Most lobbying of Scottish ministers has been carried out by big businesses and farmers, according to an analysis of Holyrood’s lobbying register by The Ferret.
Ten of the top 14 lobbyists over the last two years represented private vested interests. They included major companies, salmon farming multinationals, supermarkets, the whisky industry and landowners.
The most frequent ministerial lobbyist by far was the Confederation of British Industry (CBI) in Scotland, which says it speaks for 190,000 UK businesses. The second biggest was the National Farmers Union in Scotland (NFUS), which represents over 8,500 farmers.
Only four of the 14 top lobbyists could be said to represent the public interest. They were the Scottish Council for Voluntary Organisations, the Scottish Trades Union Congress (STUC) and charities for the blind and cancer research.
The analysis also revealed that the four most lobbied ministers since March 2018 were the former finance secretary, Derek Mackay; the energy minister, Paul Wheelhouse; the First Minister, Nicola Sturgeon; and the rural economy minister, Fergus Ewing.
Experts and campaigners said that lobbying at Holyrood had been exposed as “deeply unrepresentative” and “imbalanced”. They highlighted “loopholes” in the lobbying rules, and called for public interest groups to have more access to ministers.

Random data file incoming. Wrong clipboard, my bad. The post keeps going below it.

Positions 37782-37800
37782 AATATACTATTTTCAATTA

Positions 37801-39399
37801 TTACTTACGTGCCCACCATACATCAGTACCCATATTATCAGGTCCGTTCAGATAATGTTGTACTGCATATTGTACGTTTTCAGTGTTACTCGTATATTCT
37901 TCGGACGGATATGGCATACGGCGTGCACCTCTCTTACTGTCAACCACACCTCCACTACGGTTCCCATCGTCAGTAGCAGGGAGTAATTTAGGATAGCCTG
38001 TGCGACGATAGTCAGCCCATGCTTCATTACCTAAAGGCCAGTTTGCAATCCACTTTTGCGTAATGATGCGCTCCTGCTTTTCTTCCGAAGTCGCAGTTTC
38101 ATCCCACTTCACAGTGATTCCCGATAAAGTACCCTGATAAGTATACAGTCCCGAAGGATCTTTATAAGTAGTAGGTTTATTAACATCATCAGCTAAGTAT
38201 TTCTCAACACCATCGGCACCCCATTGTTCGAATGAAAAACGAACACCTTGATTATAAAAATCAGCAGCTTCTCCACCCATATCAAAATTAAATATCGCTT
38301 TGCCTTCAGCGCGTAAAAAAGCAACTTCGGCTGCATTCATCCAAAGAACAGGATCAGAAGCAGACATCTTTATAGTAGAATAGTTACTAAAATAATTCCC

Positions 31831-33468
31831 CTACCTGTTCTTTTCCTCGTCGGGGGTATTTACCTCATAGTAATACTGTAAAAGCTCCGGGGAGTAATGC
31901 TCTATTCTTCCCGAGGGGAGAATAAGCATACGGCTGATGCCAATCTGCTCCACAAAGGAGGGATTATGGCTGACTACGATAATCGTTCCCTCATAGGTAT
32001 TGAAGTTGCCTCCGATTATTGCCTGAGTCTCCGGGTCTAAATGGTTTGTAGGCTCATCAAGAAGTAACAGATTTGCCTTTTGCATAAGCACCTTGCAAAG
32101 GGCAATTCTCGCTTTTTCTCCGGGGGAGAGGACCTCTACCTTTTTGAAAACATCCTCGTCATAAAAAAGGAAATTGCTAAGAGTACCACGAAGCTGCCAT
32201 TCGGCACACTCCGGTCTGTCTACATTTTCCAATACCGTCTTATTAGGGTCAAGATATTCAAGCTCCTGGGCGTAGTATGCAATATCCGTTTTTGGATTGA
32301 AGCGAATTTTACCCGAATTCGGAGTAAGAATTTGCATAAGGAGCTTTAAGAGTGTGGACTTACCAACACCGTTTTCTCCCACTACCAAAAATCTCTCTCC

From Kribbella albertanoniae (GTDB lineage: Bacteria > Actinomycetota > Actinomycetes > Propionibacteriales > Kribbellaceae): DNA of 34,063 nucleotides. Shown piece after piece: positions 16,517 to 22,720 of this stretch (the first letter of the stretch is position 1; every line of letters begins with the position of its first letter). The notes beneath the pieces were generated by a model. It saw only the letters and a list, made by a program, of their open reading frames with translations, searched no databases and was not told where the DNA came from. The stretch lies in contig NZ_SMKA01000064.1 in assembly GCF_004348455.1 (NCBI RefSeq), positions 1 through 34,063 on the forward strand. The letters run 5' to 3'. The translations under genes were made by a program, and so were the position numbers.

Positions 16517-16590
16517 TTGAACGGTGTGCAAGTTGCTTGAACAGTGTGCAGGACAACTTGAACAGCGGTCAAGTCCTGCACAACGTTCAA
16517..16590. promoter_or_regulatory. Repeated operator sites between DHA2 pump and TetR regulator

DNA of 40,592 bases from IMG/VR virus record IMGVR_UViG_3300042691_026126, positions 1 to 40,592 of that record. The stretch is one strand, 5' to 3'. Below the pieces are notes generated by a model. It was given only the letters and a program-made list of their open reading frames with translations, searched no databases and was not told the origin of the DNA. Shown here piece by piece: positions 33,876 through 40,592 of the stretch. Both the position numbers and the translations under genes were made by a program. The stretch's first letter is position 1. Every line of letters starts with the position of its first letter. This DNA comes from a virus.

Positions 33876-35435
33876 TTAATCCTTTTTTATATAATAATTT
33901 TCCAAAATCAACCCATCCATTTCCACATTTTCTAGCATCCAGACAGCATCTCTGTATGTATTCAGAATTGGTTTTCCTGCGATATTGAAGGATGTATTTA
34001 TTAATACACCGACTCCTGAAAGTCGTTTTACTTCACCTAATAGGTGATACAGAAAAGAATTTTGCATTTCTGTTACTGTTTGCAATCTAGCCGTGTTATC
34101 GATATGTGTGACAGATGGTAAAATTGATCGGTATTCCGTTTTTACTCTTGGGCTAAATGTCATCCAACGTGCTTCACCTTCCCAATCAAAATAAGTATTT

Companies, farmers, retailers and landowners stressed the importance of engaging with ministers on behalf of those they represent. They said they complied with requirements to register their lobbying.
The Scottish Parliament has launched a review of the “effectiveness” of the lobbying register. MSPs on the post-legislative scrutiny committee have asked for comments by 14 August.
Scotland’s lobbying law was agreed by Holyrood in 2016 and came into force on 12 March 2018. It requires organisations which hold face-to-face meetings – including online – with MSPs, ministers and their special advisers to record whom they lobbied and why.
The law doesn’t cover lobbying by phone or email, by organisations with less than ten full time staff or by people who are unpaid. Meetings also don’t have to be registered if “factual information or views on a topic” were requested by ministers or MSPs.
The Ferret collated and analysed 2,417 records from 606 organisations lobbying Scottish ministers between March 2018 and 13 July 2020. We did not include thousands more occasions on which backbench or opposition MSPs were lobbied.